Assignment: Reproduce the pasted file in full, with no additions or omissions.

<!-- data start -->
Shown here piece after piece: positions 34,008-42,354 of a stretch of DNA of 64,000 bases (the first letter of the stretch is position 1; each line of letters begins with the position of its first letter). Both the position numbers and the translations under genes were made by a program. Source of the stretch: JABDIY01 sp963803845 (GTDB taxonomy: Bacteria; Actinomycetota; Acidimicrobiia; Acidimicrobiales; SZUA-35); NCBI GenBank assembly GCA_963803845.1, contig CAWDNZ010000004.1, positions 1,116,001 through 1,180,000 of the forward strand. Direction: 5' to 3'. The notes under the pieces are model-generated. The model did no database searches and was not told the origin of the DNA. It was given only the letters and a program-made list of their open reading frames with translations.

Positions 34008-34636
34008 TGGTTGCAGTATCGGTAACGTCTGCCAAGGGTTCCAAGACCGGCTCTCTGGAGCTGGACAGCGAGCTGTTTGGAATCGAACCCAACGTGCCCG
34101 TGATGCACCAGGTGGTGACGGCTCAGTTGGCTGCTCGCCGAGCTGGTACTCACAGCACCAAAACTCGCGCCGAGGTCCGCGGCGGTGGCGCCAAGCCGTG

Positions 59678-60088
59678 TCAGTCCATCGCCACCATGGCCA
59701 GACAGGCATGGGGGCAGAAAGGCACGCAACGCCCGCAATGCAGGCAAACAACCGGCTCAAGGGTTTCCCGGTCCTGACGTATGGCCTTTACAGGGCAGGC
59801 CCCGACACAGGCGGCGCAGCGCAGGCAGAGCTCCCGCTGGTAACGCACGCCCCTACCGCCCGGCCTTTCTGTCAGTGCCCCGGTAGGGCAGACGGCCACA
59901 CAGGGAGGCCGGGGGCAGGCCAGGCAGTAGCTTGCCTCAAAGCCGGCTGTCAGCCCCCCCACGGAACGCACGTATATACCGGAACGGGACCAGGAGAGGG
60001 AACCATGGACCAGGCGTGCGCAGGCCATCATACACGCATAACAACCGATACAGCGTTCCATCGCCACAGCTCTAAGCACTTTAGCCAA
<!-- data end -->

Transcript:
Shown here piece after piece: positions 34,008-42,354 of a stretch of DNA of 64,000 bases (the first letter of the stretch is position 1; each line of letters begins with the position of its first letter). Both the position numbers and the translations under genes were made by a program. Source of the stretch: JABDIY01 sp963803845 (GTDB taxonomy: Bacteria; Actinomycetota; Acidimicrobiia; Acidimicrobiales; SZUA-35); NCBI GenBank assembly GCA_963803845.1, contig CAWDNZ010000004.1, positions 1,116,001 through 1,180,000 of the forward strand. Direction: 5' to 3'. The notes under the pieces are model-generated. The model did no database searches and was not told the origin of the DNA. It was given only the letters and a program-made list of their open reading frames with translations.

Positions 34008-34636
34008 TGGTTGCAGTATCGGTAACGTCTGCCAAGGGTTCCAAGACCGGCTCTCTGGAGCTGGACAGCGAGCTGTTTGGAATCGAACCCAACGTGCCCG
34101 TGATGCACCAGGTGGTGACGGCTCAGTTGGCTGCTCGCCGAGCTGGTACTCACAGCACCAAAACTCGCGCCGAGGTCCGCGGCGGTGGCGCCAAGCCGTG

Positions 59678-60088
59678 TCAGTCCATCGCCACCATGGCCA
59701 GACAGGCATGGGGGCAGAAAGGCACGCAACGCCCGCAATGCAGGCAAACAACCGGCTCAAGGGTTTCCCGGTCCTGACGTATGGCCTTTACAGGGCAGGC
59801 CCCGACACAGGCGGCGCAGCGCAGGCAGAGCTCCCGCTGGTAACGCACGCCCCTACCGCCCGGCCTTTCTGTCAGTGCCCCGGTAGGGCAGACGGCCACA
59901 CAGGGAGGCCGGGGGCAGGCCAGGCAGTAGCTTGCCTCAAAGCCGGCTGTCAGCCCCCCCACGGAACGCACGTATATACCGGAACGGGACCAGGAGAGGG
60001 AACCATGGACCAGGCGTGCGCAGGCCATCATACACGCATAACAACCGATACAGCGTTCCATCGCCACAGCTCTAAGCACTTTAGCCAA